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Progress in Pediatrics |


Am J Dis Child. 1935;50(2):455-471. doi:10.1001/archpedi.1935.01970080149013.
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Recently while attending a pathologicoclinical conference devoted exclusively to the demonstration of material obtained from children at autopsy, which is conducted once each month by Dr. Richard H. Jaffé, director of the department of pathology of the Cook County Hospital in Chicago, I was much impressed by the gross demonstration of several infants' hearts. The first specimen, from a baby 4 months old, showed marked hypertrophy and dilatation. The musculature was reddish brown and occupied a large space in the thoracic cavity. Before death the child presented symptoms of cyanosis and marked dyspnea. Dr. Jaffé thought that the condition shown by this specimen belonged to the yet unexplained group of idiopathic cardiac hypertrophies.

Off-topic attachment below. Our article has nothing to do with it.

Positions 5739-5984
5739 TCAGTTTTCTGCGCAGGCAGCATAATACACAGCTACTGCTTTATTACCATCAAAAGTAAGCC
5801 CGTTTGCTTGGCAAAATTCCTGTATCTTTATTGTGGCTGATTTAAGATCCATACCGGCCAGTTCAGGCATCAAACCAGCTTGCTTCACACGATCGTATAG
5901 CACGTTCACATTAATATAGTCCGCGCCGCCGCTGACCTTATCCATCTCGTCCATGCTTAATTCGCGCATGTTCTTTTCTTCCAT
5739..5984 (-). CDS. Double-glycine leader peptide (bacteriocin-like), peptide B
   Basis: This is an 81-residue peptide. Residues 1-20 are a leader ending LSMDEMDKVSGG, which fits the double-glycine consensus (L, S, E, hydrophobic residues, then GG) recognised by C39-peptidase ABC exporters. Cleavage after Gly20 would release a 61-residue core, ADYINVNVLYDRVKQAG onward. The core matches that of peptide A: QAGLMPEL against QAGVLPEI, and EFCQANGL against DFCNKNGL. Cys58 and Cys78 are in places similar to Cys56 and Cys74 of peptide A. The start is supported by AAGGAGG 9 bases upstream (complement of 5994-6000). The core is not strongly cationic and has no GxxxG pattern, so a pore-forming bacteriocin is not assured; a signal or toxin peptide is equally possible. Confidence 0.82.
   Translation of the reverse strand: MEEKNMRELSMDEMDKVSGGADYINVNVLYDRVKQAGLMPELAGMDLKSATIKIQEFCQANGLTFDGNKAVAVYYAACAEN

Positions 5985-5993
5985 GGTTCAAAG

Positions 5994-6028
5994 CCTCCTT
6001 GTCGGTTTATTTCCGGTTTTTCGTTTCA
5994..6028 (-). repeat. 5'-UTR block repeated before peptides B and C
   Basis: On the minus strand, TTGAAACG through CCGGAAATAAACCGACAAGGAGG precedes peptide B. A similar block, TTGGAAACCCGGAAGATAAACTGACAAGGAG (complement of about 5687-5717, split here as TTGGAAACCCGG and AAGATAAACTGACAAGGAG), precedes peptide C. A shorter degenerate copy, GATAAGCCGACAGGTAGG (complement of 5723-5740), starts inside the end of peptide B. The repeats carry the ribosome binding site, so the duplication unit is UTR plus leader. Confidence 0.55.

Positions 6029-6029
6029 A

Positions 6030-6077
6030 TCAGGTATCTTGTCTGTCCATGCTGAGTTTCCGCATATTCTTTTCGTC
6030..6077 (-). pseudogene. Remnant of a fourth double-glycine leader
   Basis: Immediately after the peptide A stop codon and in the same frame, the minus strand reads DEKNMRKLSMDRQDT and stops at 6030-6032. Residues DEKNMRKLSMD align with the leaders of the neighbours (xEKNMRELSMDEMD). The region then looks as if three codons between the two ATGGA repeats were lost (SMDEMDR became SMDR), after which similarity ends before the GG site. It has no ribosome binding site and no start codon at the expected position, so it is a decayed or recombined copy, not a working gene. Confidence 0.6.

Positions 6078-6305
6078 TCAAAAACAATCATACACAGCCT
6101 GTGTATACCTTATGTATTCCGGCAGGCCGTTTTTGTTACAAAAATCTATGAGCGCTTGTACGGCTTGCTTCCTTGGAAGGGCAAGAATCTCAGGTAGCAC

The second specimen came from an infant about 7 months old who had suffered from a severe anemia. The heart was pale, whitish and markedly increased in size. The right heart was dilated, though the myocardium was


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